Bob Zache, a longtime Arizona resident, went on his first Grand Canyon whitewater rafting trip in May 2011. The 75-year-old adventurer kept a journal of his 10-day oar-powered trip through the heart of the Grand Canyon. He and Grand Canyon Whitewater would like to share this story with you, from the days before his launch all the way through to the sorrowful goodbyes at journey’s end.
Here’s the fourth installment in this series, written by Bob.
Day Three – Friday, May 27 – Quote of the day: “I have explored only one hair of this cat called the Grand Canyon.” – An observation by Brock of a Northern Arizona University professor who had hiked some 20,000 miles in the Grand Canyon.
Coffee call at 5:30 a.m., breakfast at 6 or so, eggs over easy – or however you like them – cooked on a big griddle by Julia, the motorized mother ship captain, with sausage, cantaloupe and grapes.
The “groover” is visited by almost everybody before or after breakfast. It’s set up about 100 yards from camp in a secluded area and you need a “key” to use it: a blue float cushion. If the cushion isn’t by the wash station you wait; when the person using “groover” returns, you take the key with you for your turn. This system seemed to work pretty well; nobody was embarrassed that I know of.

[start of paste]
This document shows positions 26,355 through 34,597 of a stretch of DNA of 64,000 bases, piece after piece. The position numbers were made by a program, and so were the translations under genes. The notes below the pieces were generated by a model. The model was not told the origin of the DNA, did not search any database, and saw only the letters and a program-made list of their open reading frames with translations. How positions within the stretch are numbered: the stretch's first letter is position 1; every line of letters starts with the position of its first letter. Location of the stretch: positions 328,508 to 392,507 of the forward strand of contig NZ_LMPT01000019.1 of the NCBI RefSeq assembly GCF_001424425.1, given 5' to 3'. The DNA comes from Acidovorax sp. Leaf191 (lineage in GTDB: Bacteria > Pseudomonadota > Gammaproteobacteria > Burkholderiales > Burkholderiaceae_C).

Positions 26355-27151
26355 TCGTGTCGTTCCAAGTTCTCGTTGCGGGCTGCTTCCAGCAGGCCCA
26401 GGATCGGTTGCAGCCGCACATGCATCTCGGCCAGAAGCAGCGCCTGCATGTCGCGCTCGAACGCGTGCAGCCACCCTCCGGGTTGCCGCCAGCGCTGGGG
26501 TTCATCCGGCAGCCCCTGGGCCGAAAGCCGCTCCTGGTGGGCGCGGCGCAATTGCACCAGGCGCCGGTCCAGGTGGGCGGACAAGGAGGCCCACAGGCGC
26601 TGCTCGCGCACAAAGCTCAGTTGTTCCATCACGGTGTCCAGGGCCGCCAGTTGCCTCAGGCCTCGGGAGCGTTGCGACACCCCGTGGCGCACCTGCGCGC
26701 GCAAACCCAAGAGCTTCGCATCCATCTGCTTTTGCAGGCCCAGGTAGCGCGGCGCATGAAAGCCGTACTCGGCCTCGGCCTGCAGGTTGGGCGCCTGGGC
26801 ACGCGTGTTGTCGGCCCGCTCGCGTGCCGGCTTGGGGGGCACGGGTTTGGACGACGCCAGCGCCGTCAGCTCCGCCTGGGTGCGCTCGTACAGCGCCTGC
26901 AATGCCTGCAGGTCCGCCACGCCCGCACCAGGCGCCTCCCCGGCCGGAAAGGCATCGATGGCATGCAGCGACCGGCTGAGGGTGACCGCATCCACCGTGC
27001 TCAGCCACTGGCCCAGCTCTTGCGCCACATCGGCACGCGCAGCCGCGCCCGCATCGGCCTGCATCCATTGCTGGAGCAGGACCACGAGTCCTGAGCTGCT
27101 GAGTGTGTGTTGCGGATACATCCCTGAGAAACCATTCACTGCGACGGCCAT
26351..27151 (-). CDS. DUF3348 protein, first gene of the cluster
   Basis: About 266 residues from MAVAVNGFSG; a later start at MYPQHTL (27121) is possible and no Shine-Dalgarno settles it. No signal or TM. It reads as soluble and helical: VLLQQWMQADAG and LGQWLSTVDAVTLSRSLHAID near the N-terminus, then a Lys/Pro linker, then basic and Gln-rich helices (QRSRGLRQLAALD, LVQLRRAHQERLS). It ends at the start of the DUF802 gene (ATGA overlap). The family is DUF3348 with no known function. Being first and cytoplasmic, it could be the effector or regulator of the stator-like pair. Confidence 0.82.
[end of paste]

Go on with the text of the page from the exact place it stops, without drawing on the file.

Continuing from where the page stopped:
A smooth, mild river today, only got drenched once. Hiked a mile or so up Saddle Canyon – 47-plus miles downstream – to a really beautiful waterfall, waded in butt-high water up a box canyon to get to it. Lunch when we got back then on down to the Little Colorado at 62 miles. Hiked up almost a mile and, using our life jackets as diapers, shot some neat little rapids into a deep pool. The water is a brilliant turquoise blue, warm enough to swim in. Got lots of photos, stayed until about 5 p.m., then on down river to Crash Canyon Camp at 63 miles. This one is a small, rocky, very crowded area. Set my cot up on a bunch of drift wood stuff, but it’s semi level.
Rode with Brie today and she let three of us row awhile in fairly calm water. I rowed for about an hour and have a new appreciation for Brie – and the other boatmen. She’s very strong, advised us we’d lose if we arm wrestled her and I believe it. She’s not all bulked up muscular, just very strong.
Chicken Cordon bleu for dinner.
For earlier installments of this series, visit our blog or follow us on Facebook. And keep following for Bob’s next adventure!